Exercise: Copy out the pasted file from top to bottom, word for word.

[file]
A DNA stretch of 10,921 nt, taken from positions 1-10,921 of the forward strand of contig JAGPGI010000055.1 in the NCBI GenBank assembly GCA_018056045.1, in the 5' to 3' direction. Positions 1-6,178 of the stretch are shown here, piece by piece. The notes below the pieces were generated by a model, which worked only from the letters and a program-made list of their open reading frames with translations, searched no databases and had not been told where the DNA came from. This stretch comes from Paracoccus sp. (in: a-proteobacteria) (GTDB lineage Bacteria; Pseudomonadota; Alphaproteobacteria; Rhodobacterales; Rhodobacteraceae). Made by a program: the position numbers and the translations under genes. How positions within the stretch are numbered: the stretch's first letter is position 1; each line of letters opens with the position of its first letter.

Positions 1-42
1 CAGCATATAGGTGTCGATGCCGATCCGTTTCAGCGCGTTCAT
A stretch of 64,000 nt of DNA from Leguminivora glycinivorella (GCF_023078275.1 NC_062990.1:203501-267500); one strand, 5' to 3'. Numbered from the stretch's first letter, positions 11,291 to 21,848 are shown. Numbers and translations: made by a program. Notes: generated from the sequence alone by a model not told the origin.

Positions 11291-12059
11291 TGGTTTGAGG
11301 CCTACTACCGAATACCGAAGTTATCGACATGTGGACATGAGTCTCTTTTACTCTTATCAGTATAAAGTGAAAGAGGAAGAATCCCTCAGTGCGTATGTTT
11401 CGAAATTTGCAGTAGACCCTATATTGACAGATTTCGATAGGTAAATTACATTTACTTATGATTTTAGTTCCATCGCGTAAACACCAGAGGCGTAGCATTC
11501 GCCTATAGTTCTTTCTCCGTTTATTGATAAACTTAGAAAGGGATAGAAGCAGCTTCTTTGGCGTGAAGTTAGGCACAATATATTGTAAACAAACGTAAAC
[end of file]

A DNA stretch of 10,921 nt, taken from positions 1-10,921 of the forward strand of contig JAGPGI010000055.1 in the NCBI GenBank assembly GCA_018056045.1, in the 5' to 3' direction. Positions 1-6,178 of the stretch are shown here, piece by piece. The notes below the pieces were generated by a model, which worked only from the letters and a program-made list of their open reading frames with translations, searched no databases and had not been told where the DNA came from. This stretch comes from Paracoccus sp. (in: a-proteobacteria) (GTDB lineage Bacteria; Pseudomonadota; Alphaproteobacteria; Rhodobacterales; Rhodobacteraceae). Made by a program: the position numbers and the translations under genes. How positions within the stretch are numbered: the stretch's first letter is position 1; each line of letters opens with the position of its first letter.

Positions 1-42
1 CAGCATATAGGTGTCGATGCCGATCCGTTTCAGCGCGTTCAT
A stretch of 64,000 nt of DNA from Leguminivora glycinivorella (GCF_023078275.1 NC_062990.1:203501-267500); one strand, 5' to 3'. Numbered from the stretch's first letter, positions 11,291 to 21,848 are shown. Numbers and translations: made by a program. Notes: generated from the sequence alone by a model not told the origin.

Positions 11291-12059
11291 TGGTTTGAGG
11301 CCTACTACCGAATACCGAAGTTATCGACATGTGGACATGAGTCTCTTTTACTCTTATCAGTATAAAGTGAAAGAGGAAGAATCCCTCAGTGCGTATGTTT
11401 CGAAATTTGCAGTAGACCCTATATTGACAGATTTCGATAGGTAAATTACATTTACTTATGATTTTAGTTCCATCGCGTAAACACCAGAGGCGTAGCATTC
11501 GCCTATAGTTCTTTCTCCGTTTATTGATAAACTTAGAAAGGGATAGAAGCAGCTTCTTTGGCGTGAAGTTAGGCACAATATATTGTAAACAAACGTAAAC